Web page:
-> One reason is that the test is looking for antibodies your immune system makes to the Lyme bacteria, and after a few months, the immune reaction tends to trail off. No immune reaction, no positive tests.
-> A second reason is that Lyme bacteria are adept at hiding in the body where the immune system cannot detect them and make antibodies. Again: no immune reaction, no positive tests.
-> A third reason is that the standard tests were intended not for diagnosis, but for epidemiological tracking, so the standards for a positive result are set VERY high, meaning that a not insignificant number of infections are ignored in order to have pure data for epidemiological (not diagnostic) purposes.
-> A fourth reason is that some of the very specific indicators in the test are ignored because some years ago, a Lyme vaccine was attempted, and the test portions that would show positive due to the vaccine were eliminated from the test to avoid false positive test results. The vaccine failed, however, but the indicators were never added back to the test results.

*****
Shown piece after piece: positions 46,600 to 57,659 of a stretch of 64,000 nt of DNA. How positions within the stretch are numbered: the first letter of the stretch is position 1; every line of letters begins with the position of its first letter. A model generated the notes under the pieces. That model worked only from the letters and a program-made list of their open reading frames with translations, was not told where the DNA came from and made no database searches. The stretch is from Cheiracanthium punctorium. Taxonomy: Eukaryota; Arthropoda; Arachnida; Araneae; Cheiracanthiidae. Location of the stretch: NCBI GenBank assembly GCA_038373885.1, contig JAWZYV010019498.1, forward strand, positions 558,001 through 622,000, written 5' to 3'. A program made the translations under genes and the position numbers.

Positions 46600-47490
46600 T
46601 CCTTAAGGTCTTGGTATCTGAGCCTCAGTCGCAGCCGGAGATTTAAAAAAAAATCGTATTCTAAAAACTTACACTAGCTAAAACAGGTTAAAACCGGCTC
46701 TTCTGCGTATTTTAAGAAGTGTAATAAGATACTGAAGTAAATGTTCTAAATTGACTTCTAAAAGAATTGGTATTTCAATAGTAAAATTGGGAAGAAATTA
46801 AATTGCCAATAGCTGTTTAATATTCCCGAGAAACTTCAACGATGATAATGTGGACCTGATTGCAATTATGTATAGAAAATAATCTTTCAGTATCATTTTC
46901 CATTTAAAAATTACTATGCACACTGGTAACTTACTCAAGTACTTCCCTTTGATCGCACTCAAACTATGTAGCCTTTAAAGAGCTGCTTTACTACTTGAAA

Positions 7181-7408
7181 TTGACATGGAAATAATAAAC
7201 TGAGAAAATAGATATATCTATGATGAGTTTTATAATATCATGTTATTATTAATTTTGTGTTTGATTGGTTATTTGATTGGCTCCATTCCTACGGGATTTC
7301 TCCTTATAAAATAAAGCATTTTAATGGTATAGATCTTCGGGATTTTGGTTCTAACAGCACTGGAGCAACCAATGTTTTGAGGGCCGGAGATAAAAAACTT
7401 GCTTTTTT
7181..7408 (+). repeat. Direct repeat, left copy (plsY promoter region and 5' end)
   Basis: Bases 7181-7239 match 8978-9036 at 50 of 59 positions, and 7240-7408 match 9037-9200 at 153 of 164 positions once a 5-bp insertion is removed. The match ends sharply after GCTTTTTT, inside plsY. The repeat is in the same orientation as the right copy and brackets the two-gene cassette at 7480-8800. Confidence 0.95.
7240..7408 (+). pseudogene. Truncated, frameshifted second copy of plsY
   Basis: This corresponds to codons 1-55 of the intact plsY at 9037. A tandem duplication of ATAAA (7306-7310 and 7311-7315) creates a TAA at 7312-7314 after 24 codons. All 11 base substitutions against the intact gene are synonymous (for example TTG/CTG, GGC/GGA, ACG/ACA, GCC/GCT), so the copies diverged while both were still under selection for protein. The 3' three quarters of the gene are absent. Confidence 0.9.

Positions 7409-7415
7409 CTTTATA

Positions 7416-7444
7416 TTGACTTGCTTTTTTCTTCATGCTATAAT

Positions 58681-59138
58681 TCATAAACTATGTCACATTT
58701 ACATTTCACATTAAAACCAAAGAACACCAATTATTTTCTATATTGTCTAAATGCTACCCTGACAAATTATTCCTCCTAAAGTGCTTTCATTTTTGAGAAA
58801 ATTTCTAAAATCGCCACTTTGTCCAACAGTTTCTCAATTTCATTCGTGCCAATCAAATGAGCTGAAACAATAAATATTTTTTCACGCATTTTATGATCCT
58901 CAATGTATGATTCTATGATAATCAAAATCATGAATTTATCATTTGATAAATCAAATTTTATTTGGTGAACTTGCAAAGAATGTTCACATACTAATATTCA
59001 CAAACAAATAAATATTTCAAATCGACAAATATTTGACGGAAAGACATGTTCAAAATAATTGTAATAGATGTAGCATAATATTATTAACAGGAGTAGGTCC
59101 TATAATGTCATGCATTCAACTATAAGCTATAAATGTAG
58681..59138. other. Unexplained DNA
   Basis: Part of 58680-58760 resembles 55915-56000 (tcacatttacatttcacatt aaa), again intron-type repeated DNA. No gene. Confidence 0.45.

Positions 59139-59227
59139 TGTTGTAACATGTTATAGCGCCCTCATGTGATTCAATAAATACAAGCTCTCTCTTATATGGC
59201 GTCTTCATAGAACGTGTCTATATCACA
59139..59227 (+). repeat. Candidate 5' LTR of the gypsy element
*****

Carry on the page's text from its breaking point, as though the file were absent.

So, to answer your question: yes, there are several strains of Lyme, different in the US, in Australia, and in Europe (at least), but there are tests for each of these, and a doc would test you depending on where you have lived and visited.
My best advice is to find a Lyme specialist and get a work up and likely more testing, with an IGeneX PCR test, which looks not for your immune system reaction to the bacteria (which can trail off as mentioned above), but looks instead of DNA bits from the Lyme bacteria -- a direct indicator rather than an indirect indicator.
A Lyme specialist would also know from your symptoms and history what other infections to test for, based on your symptoms, and would also know how to read the test results and formulate an appropriate treatment regimen. NonLyme docs think a few weeks of doxy is fine, but Lyme know that it is insufficient due to particular characteristics of the Lyme bacteria and the importance of treating co-infections, which often need separate meds.